Universal Multiple-Octet Coded Character Set
International Organization for Standardization

Doc Type: Working Group Document

Title: Proposal for Encoding Nepalese script in the ISO/IEC 10646

Source: Committee for Standardization of Nepali in Computers, Royal Kingdom of Nepal

Status: Country Contribution

Action: For consideration by JTC1/SC2/WG2 in Fukuoka Meeting

Date: March 5, 1999

This is a proposal for encoding the National language of Nepal which has 22.8 million population using this language within the country and more outside the country within the region. Even though Nepali does use standard Devanagari characters, but the current standards do not suffice the needs of the country due to some missing characters. As can be seen from the utilization and the practice within the country, the present standards have not been used within the country, except in India. Hence, this proposal for a new standards that can also address the vernacular languages eg. Newari, Gurung, Magar, etc.



1. Title: Proposal for Additional Characters Encoding the Nepalese (also known as Nepali) Language script in the ISO/IEC 10646.

2. Requester’s Name: Allen Bailochan Tuladhar, Coordinator, Committee for Standardization of Nepali in Computers, Kathmandu, Royal Kingdom of Nepal

Contact information:

PO Box 956, Kantipath, 3rd Floor, Opposite Jyoti Bhawan, Kathmandu, NEPAL.
Ph: +977-1-249668; 250213; 249151 Fax:+977-1-249057
Email: allen@unlimit.com

3. Requester’s Type: National Body Contribution

4. Submission Date: March 5, 1999

5. Requester’s Reference:

Short background on Committee for Standardization of Nepali on Computers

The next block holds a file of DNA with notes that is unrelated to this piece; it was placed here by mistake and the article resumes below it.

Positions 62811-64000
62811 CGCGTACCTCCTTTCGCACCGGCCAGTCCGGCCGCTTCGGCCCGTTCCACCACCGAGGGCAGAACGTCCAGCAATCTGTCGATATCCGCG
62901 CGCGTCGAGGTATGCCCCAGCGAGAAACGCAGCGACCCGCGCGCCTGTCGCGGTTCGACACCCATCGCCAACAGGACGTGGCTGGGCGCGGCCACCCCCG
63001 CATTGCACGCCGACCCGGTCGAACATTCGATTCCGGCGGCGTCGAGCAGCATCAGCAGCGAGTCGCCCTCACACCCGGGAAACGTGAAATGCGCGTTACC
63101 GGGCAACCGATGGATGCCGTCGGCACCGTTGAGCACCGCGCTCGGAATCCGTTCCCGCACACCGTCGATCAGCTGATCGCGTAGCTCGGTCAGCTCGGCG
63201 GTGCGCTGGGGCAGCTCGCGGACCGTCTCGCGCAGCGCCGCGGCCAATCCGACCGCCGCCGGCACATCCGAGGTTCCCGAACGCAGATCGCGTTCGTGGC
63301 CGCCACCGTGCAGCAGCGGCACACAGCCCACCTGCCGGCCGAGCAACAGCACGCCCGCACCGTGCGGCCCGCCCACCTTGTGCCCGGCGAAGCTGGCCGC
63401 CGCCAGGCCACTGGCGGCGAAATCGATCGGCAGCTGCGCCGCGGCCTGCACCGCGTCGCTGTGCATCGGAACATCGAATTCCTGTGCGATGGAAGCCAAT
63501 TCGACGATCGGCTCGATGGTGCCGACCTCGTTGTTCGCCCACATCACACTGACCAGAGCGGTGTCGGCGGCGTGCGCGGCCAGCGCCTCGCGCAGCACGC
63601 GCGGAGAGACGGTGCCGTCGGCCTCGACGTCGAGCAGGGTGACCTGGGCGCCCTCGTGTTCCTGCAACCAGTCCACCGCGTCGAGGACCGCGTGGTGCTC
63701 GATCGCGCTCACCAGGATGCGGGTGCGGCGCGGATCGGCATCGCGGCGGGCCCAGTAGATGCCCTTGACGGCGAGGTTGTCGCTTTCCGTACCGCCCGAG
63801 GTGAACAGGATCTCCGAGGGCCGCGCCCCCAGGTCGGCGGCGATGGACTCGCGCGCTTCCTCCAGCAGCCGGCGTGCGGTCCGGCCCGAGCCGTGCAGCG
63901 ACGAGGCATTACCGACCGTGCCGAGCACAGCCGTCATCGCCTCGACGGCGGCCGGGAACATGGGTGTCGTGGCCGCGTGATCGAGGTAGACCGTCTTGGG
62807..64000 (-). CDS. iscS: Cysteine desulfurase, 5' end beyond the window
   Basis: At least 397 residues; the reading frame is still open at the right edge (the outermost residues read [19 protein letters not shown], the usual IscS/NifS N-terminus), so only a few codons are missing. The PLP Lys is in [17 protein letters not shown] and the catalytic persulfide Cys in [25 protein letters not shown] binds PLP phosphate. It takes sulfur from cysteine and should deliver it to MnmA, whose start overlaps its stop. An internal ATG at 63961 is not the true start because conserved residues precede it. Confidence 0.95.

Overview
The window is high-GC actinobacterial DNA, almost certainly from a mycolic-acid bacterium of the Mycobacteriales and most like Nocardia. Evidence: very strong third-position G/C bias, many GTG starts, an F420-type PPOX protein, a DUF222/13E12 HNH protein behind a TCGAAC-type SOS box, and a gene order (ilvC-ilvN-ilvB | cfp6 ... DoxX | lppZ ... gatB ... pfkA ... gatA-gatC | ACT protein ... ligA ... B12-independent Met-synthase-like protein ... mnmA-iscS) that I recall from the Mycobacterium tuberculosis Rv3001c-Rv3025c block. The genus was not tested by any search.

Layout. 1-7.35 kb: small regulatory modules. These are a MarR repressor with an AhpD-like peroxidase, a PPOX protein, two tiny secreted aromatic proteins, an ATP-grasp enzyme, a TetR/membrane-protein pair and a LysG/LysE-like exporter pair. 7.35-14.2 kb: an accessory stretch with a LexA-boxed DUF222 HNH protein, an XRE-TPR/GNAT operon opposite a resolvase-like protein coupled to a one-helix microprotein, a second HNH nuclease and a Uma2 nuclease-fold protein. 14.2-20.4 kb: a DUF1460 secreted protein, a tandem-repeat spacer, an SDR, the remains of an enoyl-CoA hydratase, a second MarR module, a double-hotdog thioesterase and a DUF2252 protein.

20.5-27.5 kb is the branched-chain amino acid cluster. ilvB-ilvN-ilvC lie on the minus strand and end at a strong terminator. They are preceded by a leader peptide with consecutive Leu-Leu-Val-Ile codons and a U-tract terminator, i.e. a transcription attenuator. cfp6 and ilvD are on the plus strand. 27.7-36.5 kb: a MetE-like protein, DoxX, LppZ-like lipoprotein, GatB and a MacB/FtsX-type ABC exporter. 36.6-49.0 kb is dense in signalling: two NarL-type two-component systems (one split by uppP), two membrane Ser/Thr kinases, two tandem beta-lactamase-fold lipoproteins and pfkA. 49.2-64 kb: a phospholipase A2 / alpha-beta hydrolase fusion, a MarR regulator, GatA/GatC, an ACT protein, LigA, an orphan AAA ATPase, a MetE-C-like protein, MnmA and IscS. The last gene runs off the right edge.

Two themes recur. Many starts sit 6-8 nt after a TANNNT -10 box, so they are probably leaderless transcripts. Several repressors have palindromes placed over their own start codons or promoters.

To ensure that the right decisions have been made for Nepal, a number of experts from within Nepal have been drawn upon, serving within committees as follows:

Standardisation Committee, to make sure that the standard fits the policies and practices of Nepal: representatives from Computer Association of Nepal, Kathmandu University, Ministry of Communication and Information, Ministry of Science and Technology, National Computer Centre, Nepal Bureau of Standards, Nepal Press Institute, Nepal Telecommunications Corporation, Press Council, Royal Nepal Academy of Science & Technology, Royal Nepal Academy, Tribhuvan University.

Language Committee, to make sure that the proposal was correct for the languages of Nepal: Bairagi Kainla, Kamal Mani Dixit, Krishna Chandra Singh Pradhan, Madav Pokhrel, Yogendra Yadava.

Technical Committee, to make sure that the proposal was technically feasible: Muni Shakya

The day to day development of the standard has been done by a working committee coordinated by Allen Bailochan Tuladhar with secretary Gaurab Raj Upadhaya and members Bhanu Pathak, Jeff Rollins, Kanak Mani Dixit, Patrick Hall, Peter Malling and Sunil Shrestha.


6a. Completion  No.

6b. More Information to be Provided? Yes


1a. New Script? Name? Yes. Nepalese.
1b. Addition of characters to existing block? Name? No.

2. Number of characters:  71

3. Proposed Category: Category A

4. Proposed level of implementation and rationale:  Nepalese requires Level 2 implementation.

5a. Character Names included in proposal? Yes.

5b. Character Names in accordance with guidelines? Yes.

5c. Character shapes reviewable? Yes (download White Paper).

6a. Who will provide computerized font? 

Committee for Standardization of Nepali in Computers Kathmandu Kingdom of Nepal

Contact information:

Allen Bailochan Tuladhar
Committee for Standardization of Nepali in Computers
PO Box 956 Kantipath 3rd Floor
Opposite Jyoti Bhawan
Ph: +977-1-249151; 249668; 250213
Fax: +977-1-249057
Email: allen@unlimit.com

6b. Font currently available? Yes.

6c. Font format? TrueType.

7a. Are references (to other character sets, dictionaries, descriptive text, etc.) provided?